Prisoners are Essential to Incarceration

David Abraham, May 9, 2023

Movies and TV shows often depict prison life, but many of these portrayals are incomplete or even inaccurate. Films such as American Me, The Shawshank Redemption, The Green Mile, Life, and Get Hard, as well as shows like Oz, Orange Is the New Black, Prison Break, 60 Days In, and MSNBC’s Lock Up, may offer parts of the reality of prison, but they do not provide a complete picture. While these movies and shows satisfy Americans’ fascination with crime, they do not provide the truth about prison life and leave many gaps in understanding.

Mainstream news stations often rely on the Department of Corrections’ Public Relations department to fill in the gaps. Unfortunately, much of what is shown on the news highlights the most disturbing aspects, such as stabbings, riots, officers being fired for bringing in contraband, and the ongoing struggle against contraband. Positive programs within prisons are rarely given attention, and the worst-case scenarios are continually portrayed as the norm. Escapes are infrequent and riots occur when prisoners are mistreated and subjected to extreme social pressures. Stabbings are also the result of these pressures, which are exacerbated by the prison environment. The contraband trade within prisons is no different from the black market in society and is a problem that will always be present. These issues are often created by the lack of incentives and hostile living conditions within the prison system.

Social media posts from prisoners can also provide a glimpse into prison life, but they may not always consider the potential consequences. These posts may show prisoners dancing, rapping, displaying their status within the prison, or even cooking food. While these posts provide a realistic look into their daily lives, they often lack information about the poor conditions and gross negligence that are also part of the reality of prison life. Cell phones are wielded by men who have the money to maintain them and the strength to protect them. These posts can be a double-edged sword, offering a unique perspective on the prison experience, but at the same time, they show a limited view expressed by the limited few.

There are various ways to form ideas about the realities of prison life, but none can fully capture the experiences of men living inside cells. They sleep on steel bunks, often without proper mattresses, eat state-provided food, and take showers when their officer sees fit. Despite attempts to convey what life is like behind bars, these depictions fall short of the true experience. Only those who have lived through the conditions of prison can truly understand what it means to be incarcerated.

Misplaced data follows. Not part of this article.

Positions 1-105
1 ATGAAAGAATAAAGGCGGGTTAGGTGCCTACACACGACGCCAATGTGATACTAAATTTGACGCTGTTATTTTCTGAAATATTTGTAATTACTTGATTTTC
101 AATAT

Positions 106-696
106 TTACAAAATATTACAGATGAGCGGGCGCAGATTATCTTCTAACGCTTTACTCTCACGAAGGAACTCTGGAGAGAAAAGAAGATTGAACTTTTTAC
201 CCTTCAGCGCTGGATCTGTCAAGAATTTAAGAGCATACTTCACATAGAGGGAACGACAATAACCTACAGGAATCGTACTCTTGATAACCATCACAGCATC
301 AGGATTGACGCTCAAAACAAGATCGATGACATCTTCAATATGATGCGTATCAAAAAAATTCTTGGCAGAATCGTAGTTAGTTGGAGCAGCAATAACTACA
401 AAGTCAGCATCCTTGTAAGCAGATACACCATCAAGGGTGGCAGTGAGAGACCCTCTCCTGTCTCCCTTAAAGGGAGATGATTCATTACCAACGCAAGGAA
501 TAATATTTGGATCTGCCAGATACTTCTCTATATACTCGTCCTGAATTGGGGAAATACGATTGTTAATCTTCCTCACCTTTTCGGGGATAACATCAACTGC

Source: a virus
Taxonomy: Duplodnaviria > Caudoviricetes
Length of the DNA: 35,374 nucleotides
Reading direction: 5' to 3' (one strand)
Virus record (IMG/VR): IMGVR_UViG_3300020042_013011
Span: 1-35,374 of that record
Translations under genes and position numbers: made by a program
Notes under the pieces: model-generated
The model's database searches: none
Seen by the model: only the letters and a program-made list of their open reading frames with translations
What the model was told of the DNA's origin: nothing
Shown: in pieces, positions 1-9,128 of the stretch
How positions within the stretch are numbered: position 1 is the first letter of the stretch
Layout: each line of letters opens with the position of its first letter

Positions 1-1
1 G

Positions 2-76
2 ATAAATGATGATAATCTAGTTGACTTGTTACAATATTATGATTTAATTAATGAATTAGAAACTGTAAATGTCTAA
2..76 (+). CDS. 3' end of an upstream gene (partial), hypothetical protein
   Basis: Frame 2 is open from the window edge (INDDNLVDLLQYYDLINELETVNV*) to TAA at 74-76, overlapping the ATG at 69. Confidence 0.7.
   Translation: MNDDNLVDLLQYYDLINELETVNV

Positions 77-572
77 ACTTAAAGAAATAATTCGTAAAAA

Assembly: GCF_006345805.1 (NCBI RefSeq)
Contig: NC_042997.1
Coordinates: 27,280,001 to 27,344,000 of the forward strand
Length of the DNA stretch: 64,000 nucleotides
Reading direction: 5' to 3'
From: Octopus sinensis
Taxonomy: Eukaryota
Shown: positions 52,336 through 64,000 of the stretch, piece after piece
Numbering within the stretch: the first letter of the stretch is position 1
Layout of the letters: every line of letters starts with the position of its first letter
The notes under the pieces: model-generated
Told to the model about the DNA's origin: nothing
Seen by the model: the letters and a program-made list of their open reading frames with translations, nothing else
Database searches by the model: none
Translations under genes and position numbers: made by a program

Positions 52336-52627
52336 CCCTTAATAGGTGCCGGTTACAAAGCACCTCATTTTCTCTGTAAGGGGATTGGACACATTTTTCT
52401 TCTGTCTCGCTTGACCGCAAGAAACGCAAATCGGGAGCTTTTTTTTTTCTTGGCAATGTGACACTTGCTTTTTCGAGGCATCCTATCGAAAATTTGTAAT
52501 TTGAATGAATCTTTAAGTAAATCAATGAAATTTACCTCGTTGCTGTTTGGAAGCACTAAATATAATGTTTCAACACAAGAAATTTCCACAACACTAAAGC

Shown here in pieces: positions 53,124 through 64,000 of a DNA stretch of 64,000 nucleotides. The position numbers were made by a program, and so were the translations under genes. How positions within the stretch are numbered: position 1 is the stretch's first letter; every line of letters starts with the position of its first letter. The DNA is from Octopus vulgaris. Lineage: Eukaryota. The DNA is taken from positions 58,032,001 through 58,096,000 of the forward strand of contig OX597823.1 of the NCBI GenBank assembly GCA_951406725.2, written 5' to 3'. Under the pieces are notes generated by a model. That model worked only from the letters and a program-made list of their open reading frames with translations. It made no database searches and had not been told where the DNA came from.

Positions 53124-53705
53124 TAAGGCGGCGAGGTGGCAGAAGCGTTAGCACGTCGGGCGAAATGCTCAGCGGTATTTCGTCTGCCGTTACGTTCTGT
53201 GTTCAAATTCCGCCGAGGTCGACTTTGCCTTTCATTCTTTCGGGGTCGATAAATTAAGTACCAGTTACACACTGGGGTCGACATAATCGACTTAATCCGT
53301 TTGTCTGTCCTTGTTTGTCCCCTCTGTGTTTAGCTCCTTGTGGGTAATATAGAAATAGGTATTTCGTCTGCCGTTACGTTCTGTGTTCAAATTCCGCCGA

One of the biggest misconceptions about prison life is that prisoners spend most of their day confined to their cells with only a short period of recreation time. While this may be true in some cases, there is a working class of prisoners who play an essential role in keeping the prison functioning. They cook food, clean dorms, wash pots and pans, take out the trash, maintain the buildings, and even teach classes. These prisoners are crucial to the smooth operation of the prison. Meanwhile, prison staff are responsible for maintaining order, supervising the working prisoners, allocating resources, distributing supplies, and ensuring the safety and security of all within the prison walls.

The working class of prisoners carry out their duties without any pay and with minimal incentives. Incentives to work usually revolve around avoiding the monotony of a life of idleness or finding a way to earn a few dollars by selling items from the job to other inmates. In some cases, prisoners may be motivated to work near women or “street people.” The only tangible incentive is what is referred to as “good time” – a reduction in their sentence for good behavior, something only non-violent prisoners are eligible for. Despite the lack of tangible rewards, even those with violent offenses or life sentences can be seen performing tasks such as cutting grass, cooking lunch, taking out trash, cleaning showers, and other essential duties that keep the prison functioning.

The relationship between the prison staff and the prison population is complex and interdependent. Although staff members may be trained not to trust prisoners, they rely on them to carry out many tasks throughout the day, such as cleaning and maintenance work. On the other hand, prisoners depend on staff to maintain order, unlock their cells, and provide them with necessary resources. In some cases, these lines may become blurred, and prisoners may even assist officers with tasks like counting or enforcing rules. Over time, it’s not uncommon to see prisoners teaching or instructing officers on how to do their job, further highlighting the interdependence between staff and inmates in a prison setting.

In conclusion, the culture of prisons can vary widely from one facility or dorm to another, and what is acceptable in one may be taboo in another. However, despite these differences, one universal principle remains: the codependent relationship between the prison population and staff. It is this relationship that shapes the prison culture, and it is reliant upon them. While movies, TV shows, and social media may provide some insight into prison life, they can never truly capture the experience of those living behind bars. Only those who have experienced the conditions of prison firsthand can fully understand. Ultimately, it is through understanding these complexities and the codependent relationship between staff and prisoners that we can begin to make progress in addressing the challenges facing the US prison system today.